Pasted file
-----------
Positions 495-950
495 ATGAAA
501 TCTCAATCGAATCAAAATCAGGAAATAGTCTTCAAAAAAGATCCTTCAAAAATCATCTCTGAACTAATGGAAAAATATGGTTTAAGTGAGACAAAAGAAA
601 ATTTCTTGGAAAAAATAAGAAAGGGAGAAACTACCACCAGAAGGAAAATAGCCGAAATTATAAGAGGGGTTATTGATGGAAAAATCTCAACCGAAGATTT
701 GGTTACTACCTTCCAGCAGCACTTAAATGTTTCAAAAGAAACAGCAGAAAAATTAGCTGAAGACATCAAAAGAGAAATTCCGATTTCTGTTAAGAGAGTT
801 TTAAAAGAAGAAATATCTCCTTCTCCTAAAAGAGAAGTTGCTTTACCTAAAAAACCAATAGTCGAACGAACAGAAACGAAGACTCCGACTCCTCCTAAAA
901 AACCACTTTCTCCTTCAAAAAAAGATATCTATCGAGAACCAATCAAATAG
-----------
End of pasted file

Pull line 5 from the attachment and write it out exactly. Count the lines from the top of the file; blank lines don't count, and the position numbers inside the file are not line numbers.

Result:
701 GGTTACTACCTTCCAGCAGCACTTAAATGTTTCAAAAGAAACAGCAGAAAAATTAGCTGAAGACATCAAAAGAGAAATTCCGATTTCTGTTAAGAGAGTT